Scottish authors have lent their support to a global outcry over the unauthorised use of their work to train artificial intelligence systems.

Some of the world's largest technology companies have been found to be using copyrighted literature to build lucrative generative AI technologies without the permission of writers.

The situation has caused fury in the arts sector where lower paid writers are now aware their work is being mined - for no payment - by some of the most lucrative tech corporations.

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An online database released this week allows writers to search to see if they are affected - and a slew of Scots authors have found their names listed.

They include Christopher Brookmyre, Damian Barr, Kerry Hudson and Val McDermid.

Author and broadcaster Damian Barr was one of a number of authors who learned of a search function published by the American magazine The Atlantic that gives a comprehensive catalogue of writers whose work has been used.

He has since signed an open letter from the Authors Guild in the United States to the CEOs of OpenAI, Alphabet, Meta, Stability AI, IBM, and Microsoft calling on them to obtain consent, credit, and fairly compensate writers for the use of copyrighted materials in training AI.

Signatories on the 10,000-strong list so far also include Dan Brown, James Patterson, Margaret Atwood, Jonathan Franzen, Roxane Gay, Celeste Ng, Viet Thanh Nguyen and Tobias Wolff.

Mr Barr, whose work You Will Be Safe Here has been used, said: "Every writer I know has read the piece and is on the database.

"I thought to myself, 'There's no way that this can be right'. This is such an outrageous thing to happen that I couldn't believe it was happening even as it was.

"I was furious about it and still am.

"It's outrageous on so many levels and it can't be allowed to stand, not just for writers but also for readers and viewers."

Mr Barr said the past few years, in the context of the pandemic, have been particularly difficult for those in the arts and so this situation had come as "a real kick in the teeth".

He believes the book industry must fight back against AI, as the music industry has done, but there must also be support from readers and consumers.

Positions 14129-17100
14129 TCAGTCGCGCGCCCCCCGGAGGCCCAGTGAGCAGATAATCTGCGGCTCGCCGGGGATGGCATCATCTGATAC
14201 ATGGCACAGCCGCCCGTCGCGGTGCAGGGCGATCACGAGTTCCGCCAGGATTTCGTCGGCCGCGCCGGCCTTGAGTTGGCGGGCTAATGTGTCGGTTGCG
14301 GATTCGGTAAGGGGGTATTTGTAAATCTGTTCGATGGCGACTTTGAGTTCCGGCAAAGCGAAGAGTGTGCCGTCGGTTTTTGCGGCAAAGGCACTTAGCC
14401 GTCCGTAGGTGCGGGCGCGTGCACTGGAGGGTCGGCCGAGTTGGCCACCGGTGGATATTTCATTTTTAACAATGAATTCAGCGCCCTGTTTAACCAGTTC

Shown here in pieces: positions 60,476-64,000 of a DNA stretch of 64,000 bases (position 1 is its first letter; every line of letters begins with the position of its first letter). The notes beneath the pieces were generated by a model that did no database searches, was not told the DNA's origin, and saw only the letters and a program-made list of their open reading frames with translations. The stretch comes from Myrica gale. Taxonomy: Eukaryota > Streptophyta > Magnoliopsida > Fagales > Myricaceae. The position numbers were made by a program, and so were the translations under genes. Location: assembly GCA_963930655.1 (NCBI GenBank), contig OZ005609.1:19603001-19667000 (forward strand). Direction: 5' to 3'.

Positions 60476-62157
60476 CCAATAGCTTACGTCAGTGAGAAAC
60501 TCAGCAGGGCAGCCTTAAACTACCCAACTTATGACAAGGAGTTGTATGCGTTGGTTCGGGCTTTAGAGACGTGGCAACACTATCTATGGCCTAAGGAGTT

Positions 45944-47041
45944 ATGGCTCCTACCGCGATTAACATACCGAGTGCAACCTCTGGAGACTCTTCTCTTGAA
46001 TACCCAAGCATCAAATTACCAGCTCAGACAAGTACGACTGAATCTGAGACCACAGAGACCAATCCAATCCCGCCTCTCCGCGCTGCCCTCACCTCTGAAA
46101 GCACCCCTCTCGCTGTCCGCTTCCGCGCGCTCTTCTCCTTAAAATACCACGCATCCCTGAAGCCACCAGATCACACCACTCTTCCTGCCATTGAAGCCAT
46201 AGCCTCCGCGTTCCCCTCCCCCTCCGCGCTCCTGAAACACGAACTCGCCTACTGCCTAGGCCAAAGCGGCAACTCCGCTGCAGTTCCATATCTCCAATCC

The writer added: "There's a sort of weird techno-fatalism that happens. Stephen King was talking about this the other week and he believes it's too late to lock the stable, the horse has already bolted.

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"But that's not true and we've seen that in the music industry and the creative industry where creatives fight back and if people value books, if they value writers, if they value films, if they value plays then they have to get behind writers and publishers and support us.

"We all lose out. Our culture will lose out."

Author and Herald columnist Kerry Hudson also found her name included on the list, causing her particular distress due to the extremely personal nature of her autobiography Lowborn.

She said: "If it had been any other of my books it might not have been such a shock but Lowborn is a book about my own life, traumatic events and my childhood on the margins.

"It's not only a deeply personal book but, by it's nature, deeply human.

"For a book about inequality and poverty to be literally stolen by some of the richest corporations in the world to develop their AI is ironic, but honestly not surprising to me.

"That's what the book is all about."

On X, formerly known as Twitter, Mr Brookmyre wrote: "Twelve f*cking books. I gave permission for precisely zero to be used to train AI."

He told The Herald: "I am offended at the arrogance of someone treating decades' worth of work and experience like bricks they can lob into the maw of their furnace without permission or redress."

The writer was joined in posting on social media by Val McDermid, who called for fellow authors to use the search function and find out if their work had been used.

Caroline Eden, an Edinburgh-based journalist and author, added: "Authors are all saying to one another, 'check to see if you're on the list' but then when you do, and your heart sinks because your hard work is indeed there, a lonely feeling swells inside you as you wonder: 'What now? Who'll stick up for me?'"

Mr Barr said the technology goes against the fundamental philosophical tenets of art.

He added: "AI can produce things that are passable at this point but not delightful or inspiring. It goes to this philosophical question of what do we want art to do.

"It's not just to reflect something back to ourselves, it's to change us in some way or challenge us and that's about new ways of asking a question and this doesn't do that, it is a dead resource.

"It isn't capable of feeling or that kind of change or of reflecting our own changing feelings so in that sense it's almost sterile but that doesn't mean it's not incredibly damaging for writers and readers.

"AI offers a profound economic and moral challenge."

Millions of books, poetry, essays and articles have been used to build AI systems but writers are not being compensated for these unauthorised contributions.

Some of the better known AI systems - such as ChatGPT and Bard - are using the unpaid labour of writers.

In the US the Authors Guild has launched a campaign against the situation, saying there is a potential for AI written content to pose a significant threat to the writing profession.

The Authors Guild open letter appeals to the leaders of the AI industry to address these concerns and calls for tech companies to obtain permission before using work as well as compensate writers.